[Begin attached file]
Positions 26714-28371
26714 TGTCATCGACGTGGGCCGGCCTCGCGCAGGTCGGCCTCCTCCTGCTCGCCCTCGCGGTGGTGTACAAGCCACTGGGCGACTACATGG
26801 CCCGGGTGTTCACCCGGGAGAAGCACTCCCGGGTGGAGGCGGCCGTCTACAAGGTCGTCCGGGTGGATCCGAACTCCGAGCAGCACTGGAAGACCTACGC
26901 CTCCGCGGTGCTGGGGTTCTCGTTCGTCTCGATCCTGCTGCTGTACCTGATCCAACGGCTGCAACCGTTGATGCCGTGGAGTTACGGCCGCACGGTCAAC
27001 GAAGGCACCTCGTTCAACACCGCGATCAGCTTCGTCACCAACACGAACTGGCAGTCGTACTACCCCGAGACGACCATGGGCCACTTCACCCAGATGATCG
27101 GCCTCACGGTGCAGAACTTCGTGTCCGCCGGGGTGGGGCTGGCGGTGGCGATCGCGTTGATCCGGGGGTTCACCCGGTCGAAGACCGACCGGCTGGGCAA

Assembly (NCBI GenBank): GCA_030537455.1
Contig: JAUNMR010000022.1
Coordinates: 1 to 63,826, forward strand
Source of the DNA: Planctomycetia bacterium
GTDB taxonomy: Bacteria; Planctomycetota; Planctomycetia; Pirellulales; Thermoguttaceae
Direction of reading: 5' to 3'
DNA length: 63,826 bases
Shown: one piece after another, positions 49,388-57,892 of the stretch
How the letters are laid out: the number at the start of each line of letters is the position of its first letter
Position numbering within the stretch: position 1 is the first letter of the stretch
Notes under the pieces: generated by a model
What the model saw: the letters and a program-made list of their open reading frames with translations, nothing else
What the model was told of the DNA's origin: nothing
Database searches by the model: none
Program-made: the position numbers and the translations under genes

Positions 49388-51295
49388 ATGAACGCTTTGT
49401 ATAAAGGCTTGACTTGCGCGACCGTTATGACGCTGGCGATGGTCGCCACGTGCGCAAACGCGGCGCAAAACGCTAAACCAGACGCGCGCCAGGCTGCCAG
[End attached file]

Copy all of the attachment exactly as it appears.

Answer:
Positions 26714-28371
26714 TGTCATCGACGTGGGCCGGCCTCGCGCAGGTCGGCCTCCTCCTGCTCGCCCTCGCGGTGGTGTACAAGCCACTGGGCGACTACATGG
26801 CCCGGGTGTTCACCCGGGAGAAGCACTCCCGGGTGGAGGCGGCCGTCTACAAGGTCGTCCGGGTGGATCCGAACTCCGAGCAGCACTGGAAGACCTACGC
26901 CTCCGCGGTGCTGGGGTTCTCGTTCGTCTCGATCCTGCTGCTGTACCTGATCCAACGGCTGCAACCGTTGATGCCGTGGAGTTACGGCCGCACGGTCAAC
27001 GAAGGCACCTCGTTCAACACCGCGATCAGCTTCGTCACCAACACGAACTGGCAGTCGTACTACCCCGAGACGACCATGGGCCACTTCACCCAGATGATCG
27101 GCCTCACGGTGCAGAACTTCGTGTCCGCCGGGGTGGGGCTGGCGGTGGCGATCGCGTTGATCCGGGGGTTCACCCGGTCGAAGACCGACCGGCTGGGCAA

Assembly (NCBI GenBank): GCA_030537455.1
Contig: JAUNMR010000022.1
Coordinates: 1 to 63,826, forward strand
Source of the DNA: Planctomycetia bacterium
GTDB taxonomy: Bacteria; Planctomycetota; Planctomycetia; Pirellulales; Thermoguttaceae
Direction of reading: 5' to 3'
DNA length: 63,826 bases
Shown: one piece after another, positions 49,388-57,892 of the stretch
How the letters are laid out: the number at the start of each line of letters is the position of its first letter
Position numbering within the stretch: position 1 is the first letter of the stretch
Notes under the pieces: generated by a model
What the model saw: the letters and a program-made list of their open reading frames with translations, nothing else
What the model was told of the DNA's origin: nothing
Database searches by the model: none
Program-made: the position numbers and the translations under genes

Positions 49388-51295
49388 ATGAACGCTTTGT
49401 ATAAAGGCTTGACTTGCGCGACCGTTATGACGCTGGCGATGGTCGCCACGTGCGCAAACGCGGCGCAAAACGCTAAACCAGACGCGCGCCAGGCTGCCAG